I am a full member of society now. Having completed the necessary milestones accorded to people my age by Western society, I am now expected to act like everyone else. Unfortunately, I have been sidelined by a recession. Not, just any recession, which is signaled by at least two consecutive quarters of negative economic growth, but, the Great Recession. So, I will flail, tremble with fear, quake, and sigh with anxiety at the daunting economic outlook for a while. After wards, I will have to lift my head, and march forth on an uncertain journey.
But, if there is anything that I have learned, is that nothing in life is easy. I was not born with a silver spoon in my mouth. My parents are not wealthy or well-connected. Nobody has charted my life towards success and happiness. Challenges face us all the time, and it can either make or break a person. I will not be broken.
Let's look at what is recession-proof, and what I don't have qualms with, shall we?
-Alcohol, sales of spirits go up during times of economic distress, but I couldn't help someone get access to liquor knowing that it plays a role in domestic abuse, for the most part. Also, I am not down with substance abuse of any kind.
-Health care, the demand for mental and physical health care goes up during hard times. I know nothing about anatomy or medicine, so that puts me at a severe disadvantage. I am cool with helping others, so let's put that in the "maybe" pile.
-Military. The big one. I could go on and on, so I think I will. Nothing gets recruiting quotas full like a recession. The selling point of any branch of the military is that you'll be set for life, if you hand over yours for a few years. Don't get me wrong, I am not knocking the work that the military does in any way, but my mom has certain opinions that color my sentiments. Back in the day, it was an option shown to delinquents or an obligatory rite as an American. Skip a generation, and the draft is gone. I, like all Americans have seen the evaporation of the presence of the US military stateside, only to saturate the Middle East and Central Asia, and I am dismayed to hear comparisons by older members of my family to Vietnam. I am tired of this comparison because no experience, however similar it may appear to be in the eyes of the observer, is exactly the same. Vietnam is not Afghanistan.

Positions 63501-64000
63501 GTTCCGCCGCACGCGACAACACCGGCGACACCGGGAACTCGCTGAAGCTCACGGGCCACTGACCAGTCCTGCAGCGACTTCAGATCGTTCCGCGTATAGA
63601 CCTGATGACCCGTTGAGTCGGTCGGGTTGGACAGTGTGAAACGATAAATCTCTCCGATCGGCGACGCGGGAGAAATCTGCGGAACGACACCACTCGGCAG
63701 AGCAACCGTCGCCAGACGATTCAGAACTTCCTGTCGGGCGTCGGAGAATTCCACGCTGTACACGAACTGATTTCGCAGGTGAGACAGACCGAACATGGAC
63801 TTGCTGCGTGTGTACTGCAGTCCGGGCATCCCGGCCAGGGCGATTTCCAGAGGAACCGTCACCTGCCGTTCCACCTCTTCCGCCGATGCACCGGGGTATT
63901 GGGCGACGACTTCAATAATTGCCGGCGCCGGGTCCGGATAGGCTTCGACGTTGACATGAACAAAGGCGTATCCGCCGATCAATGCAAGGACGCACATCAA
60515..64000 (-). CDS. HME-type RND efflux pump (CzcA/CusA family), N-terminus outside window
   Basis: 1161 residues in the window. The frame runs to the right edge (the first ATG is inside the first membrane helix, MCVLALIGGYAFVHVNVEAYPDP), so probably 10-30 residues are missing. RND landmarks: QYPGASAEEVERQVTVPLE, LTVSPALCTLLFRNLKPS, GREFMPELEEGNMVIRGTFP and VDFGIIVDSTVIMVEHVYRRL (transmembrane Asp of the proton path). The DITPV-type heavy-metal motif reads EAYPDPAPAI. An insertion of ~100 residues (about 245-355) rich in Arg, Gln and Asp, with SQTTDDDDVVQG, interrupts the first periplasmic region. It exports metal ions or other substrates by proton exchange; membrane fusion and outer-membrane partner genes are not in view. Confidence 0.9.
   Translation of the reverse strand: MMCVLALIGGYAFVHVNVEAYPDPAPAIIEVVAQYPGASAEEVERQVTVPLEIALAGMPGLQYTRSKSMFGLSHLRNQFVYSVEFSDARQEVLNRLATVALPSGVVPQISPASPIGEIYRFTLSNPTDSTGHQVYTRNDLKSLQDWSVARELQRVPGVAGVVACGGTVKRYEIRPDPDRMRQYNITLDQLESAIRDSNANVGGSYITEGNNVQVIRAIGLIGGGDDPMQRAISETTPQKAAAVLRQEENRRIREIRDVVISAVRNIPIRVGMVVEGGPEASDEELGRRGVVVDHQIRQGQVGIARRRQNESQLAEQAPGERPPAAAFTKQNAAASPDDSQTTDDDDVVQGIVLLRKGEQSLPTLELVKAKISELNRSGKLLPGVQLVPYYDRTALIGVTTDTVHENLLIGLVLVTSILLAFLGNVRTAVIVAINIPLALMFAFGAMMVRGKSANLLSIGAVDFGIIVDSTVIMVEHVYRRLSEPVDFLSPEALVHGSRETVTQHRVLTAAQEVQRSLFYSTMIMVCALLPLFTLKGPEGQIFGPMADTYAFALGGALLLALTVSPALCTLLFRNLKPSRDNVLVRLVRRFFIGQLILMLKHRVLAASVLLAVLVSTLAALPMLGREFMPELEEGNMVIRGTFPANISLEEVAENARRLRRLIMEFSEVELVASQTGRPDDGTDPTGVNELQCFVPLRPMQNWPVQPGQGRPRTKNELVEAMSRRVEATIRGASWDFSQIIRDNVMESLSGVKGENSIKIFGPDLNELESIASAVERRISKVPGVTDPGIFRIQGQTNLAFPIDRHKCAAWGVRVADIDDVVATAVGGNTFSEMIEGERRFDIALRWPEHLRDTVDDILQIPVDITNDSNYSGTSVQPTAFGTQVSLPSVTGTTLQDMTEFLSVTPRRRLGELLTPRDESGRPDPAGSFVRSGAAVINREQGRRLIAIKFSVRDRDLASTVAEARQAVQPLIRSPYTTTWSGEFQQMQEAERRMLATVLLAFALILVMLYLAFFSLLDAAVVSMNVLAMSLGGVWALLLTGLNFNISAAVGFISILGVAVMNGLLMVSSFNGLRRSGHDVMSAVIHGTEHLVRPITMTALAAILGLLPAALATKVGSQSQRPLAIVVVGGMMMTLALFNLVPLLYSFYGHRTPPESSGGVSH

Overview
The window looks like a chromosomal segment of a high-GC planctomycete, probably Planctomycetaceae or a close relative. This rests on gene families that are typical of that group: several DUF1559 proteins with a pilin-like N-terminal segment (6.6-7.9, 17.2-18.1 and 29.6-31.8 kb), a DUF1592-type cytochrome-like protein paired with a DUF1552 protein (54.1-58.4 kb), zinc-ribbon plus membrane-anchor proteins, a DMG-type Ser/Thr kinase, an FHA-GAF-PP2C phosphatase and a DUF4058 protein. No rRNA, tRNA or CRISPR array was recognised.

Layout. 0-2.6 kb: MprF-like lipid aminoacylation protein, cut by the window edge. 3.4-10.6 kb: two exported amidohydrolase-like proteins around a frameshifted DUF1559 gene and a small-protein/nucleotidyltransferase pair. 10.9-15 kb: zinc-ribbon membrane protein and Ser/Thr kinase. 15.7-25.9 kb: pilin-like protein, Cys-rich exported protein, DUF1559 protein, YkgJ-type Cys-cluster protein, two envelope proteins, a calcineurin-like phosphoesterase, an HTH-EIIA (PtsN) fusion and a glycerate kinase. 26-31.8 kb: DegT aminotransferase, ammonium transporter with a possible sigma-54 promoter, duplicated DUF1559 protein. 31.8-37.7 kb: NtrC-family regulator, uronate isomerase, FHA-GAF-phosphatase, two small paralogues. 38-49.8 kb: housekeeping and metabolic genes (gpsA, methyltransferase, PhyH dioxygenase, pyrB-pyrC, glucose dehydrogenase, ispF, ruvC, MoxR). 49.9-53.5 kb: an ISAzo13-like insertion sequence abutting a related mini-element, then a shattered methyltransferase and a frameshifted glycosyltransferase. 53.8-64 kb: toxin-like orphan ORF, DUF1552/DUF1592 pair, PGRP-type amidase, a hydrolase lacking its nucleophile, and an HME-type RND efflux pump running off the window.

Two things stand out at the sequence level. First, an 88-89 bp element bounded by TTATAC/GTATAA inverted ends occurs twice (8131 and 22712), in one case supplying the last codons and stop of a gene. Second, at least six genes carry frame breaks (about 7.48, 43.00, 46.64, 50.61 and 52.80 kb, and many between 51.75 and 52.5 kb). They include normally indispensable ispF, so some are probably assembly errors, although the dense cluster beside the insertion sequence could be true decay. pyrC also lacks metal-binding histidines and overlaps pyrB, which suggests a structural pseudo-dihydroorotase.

As you can see, I have mixed feelings about the military because it has a dangerous allure. For a person who values her ability not to withhold any thought on my mind, and my ability to travel at my leisure, I could see this as being the most difficult thing to relinquish if I sign on the dotted line.
So, let me lay it out for you like my dad did, awhile ago: The only to be pure is to be dead. That means, in way or another, most Americans, despite their political leanings, work with the military apparatus. My dad, who was a CO during Vietnam, works on thermal imaging that is used in drones, and other machines that drop death from above. My older brother, who gives subscriptions to The Nation to our family members, works in a lab funded by Homeland Security. So, is it crazy to think about 2nd Lt. Helen Fenimore USMC, or Ensign Fenimore?